Simple mathematical law benchmarks human confrontations

Neil F Johnson, Pablo Medina, Guannan Zhao, Daniel S. Messinger, John Horgan, Paul Gill, Juan Camilo Bohorquez, Whitney Mattson, Devon Gangi, Hong Qi, Pedro Manrique, Nicolas Velasquez, Ana Morgenstern, Elvira M Restrepo, Nicholas Johnson, Michael Spagat, Roberto Zarama

Research output: Contribution to journalArticlepeer-review

23 Scopus citations


Many high-profile societal problems involve an individual or group repeatedly attacking another - from child-parent disputes, sexual violence against women, civil unrest, violent conflicts and acts of terror, to current cyber-attacks on national infrastructure and ultrafast cyber-trades attacking stockholders. There is an urgent need to quantify the likely severity and timing of such future acts, shed light on likely perpetrators, and identify intervention strategies. Here we present a combined analysis of multiple datasets across all these domains which account for >100,000 events, and show that a simple mathematical law can benchmark them all. We derive this benchmark and interpret it, using a minimal mechanistic model grounded by state-of-the-art fieldwork. Our findings provide quantitative predictions concerning future attacks; a tool to help detect common perpetrators and abnormal behaviors; insight into the trajectory of a 'lone wolf'; identification of a critical threshold for spreading a message or idea among perpetrators; an intervention strategy to erode the most lethal clusters; and more broadly, a quantitative starting point for cross-disciplinary theorizing about human aggression at the individual and group level, in both real and online worlds.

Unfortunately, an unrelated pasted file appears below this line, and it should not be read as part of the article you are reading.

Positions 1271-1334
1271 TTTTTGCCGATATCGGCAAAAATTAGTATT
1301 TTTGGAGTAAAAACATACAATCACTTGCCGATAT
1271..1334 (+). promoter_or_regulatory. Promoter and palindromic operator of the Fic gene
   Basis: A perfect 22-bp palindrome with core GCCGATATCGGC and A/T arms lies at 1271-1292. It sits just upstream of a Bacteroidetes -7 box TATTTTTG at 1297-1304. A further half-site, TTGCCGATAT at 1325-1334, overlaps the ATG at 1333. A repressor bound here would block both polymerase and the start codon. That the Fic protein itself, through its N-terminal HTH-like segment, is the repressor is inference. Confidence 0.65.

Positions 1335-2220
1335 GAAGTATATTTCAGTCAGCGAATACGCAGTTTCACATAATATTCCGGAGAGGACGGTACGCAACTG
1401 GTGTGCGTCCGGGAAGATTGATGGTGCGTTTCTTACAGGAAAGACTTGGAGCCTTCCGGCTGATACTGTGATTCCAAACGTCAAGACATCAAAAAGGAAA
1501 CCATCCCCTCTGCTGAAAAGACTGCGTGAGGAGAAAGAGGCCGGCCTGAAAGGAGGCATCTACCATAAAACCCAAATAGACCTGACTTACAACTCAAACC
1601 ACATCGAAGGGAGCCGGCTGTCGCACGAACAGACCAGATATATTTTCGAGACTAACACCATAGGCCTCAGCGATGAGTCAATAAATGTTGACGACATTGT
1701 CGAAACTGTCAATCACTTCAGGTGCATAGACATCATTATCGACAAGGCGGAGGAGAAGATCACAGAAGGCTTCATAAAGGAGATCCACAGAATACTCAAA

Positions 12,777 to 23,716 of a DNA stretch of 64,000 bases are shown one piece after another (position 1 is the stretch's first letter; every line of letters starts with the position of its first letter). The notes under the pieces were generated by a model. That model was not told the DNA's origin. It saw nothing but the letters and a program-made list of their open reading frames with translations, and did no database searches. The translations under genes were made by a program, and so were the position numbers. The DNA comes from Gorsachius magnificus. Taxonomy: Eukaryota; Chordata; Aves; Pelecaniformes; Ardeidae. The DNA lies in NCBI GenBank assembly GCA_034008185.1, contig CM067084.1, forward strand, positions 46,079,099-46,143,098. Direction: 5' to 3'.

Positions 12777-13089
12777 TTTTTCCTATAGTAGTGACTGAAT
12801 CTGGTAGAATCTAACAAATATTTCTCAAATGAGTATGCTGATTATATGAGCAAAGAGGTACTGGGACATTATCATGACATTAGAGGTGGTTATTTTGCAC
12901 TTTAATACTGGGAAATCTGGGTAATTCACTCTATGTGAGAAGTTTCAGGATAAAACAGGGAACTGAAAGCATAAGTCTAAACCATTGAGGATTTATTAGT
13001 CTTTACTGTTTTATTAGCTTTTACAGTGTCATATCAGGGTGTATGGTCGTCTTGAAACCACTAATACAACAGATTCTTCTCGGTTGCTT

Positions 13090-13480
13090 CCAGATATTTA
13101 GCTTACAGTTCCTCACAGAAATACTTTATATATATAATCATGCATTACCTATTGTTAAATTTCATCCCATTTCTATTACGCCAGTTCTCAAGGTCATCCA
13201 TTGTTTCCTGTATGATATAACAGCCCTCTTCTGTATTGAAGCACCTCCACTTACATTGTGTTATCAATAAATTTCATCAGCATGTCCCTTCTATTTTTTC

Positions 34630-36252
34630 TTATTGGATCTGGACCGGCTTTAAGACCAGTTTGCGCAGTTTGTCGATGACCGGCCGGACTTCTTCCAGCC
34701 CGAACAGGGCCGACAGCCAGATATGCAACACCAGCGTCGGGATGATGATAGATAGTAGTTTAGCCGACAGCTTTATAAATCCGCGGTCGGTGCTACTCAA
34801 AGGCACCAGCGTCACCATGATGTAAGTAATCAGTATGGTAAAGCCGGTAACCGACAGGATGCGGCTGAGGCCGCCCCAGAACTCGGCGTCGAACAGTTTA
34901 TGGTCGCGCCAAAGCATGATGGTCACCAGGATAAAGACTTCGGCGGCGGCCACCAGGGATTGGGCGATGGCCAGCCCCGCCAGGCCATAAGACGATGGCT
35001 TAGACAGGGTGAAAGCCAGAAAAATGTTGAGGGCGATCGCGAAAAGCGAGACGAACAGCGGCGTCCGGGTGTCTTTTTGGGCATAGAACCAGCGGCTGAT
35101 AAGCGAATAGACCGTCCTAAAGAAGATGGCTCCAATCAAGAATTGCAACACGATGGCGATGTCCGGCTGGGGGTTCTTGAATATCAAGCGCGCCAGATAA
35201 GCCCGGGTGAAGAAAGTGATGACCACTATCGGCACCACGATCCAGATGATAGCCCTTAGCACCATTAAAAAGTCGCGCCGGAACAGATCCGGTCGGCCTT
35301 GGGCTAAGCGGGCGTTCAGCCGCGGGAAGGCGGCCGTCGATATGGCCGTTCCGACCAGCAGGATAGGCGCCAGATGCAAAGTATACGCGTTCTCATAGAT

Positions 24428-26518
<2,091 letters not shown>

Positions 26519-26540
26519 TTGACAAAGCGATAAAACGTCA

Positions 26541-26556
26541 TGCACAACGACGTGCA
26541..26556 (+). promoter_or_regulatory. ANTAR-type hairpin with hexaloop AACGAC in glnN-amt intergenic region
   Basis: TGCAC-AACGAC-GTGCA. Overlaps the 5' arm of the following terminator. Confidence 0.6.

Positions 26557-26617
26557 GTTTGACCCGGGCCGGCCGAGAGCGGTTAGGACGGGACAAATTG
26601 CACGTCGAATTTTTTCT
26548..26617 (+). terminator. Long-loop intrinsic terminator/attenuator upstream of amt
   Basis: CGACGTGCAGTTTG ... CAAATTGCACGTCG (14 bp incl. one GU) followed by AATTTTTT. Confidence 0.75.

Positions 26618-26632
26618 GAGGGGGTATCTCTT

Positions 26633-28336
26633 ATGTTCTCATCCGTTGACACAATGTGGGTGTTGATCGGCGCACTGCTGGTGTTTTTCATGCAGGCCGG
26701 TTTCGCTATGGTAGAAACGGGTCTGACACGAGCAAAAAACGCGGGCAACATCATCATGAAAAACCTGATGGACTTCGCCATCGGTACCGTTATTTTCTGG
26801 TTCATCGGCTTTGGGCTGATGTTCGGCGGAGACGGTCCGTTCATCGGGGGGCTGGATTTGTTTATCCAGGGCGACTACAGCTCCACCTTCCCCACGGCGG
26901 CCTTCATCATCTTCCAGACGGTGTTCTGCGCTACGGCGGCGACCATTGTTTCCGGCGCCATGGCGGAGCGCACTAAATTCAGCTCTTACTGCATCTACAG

Original languageEnglish (US)
Article number3463
JournalScientific reports
StatePublished - Dec 10 2013

ASJC Scopus subject areas

  • General


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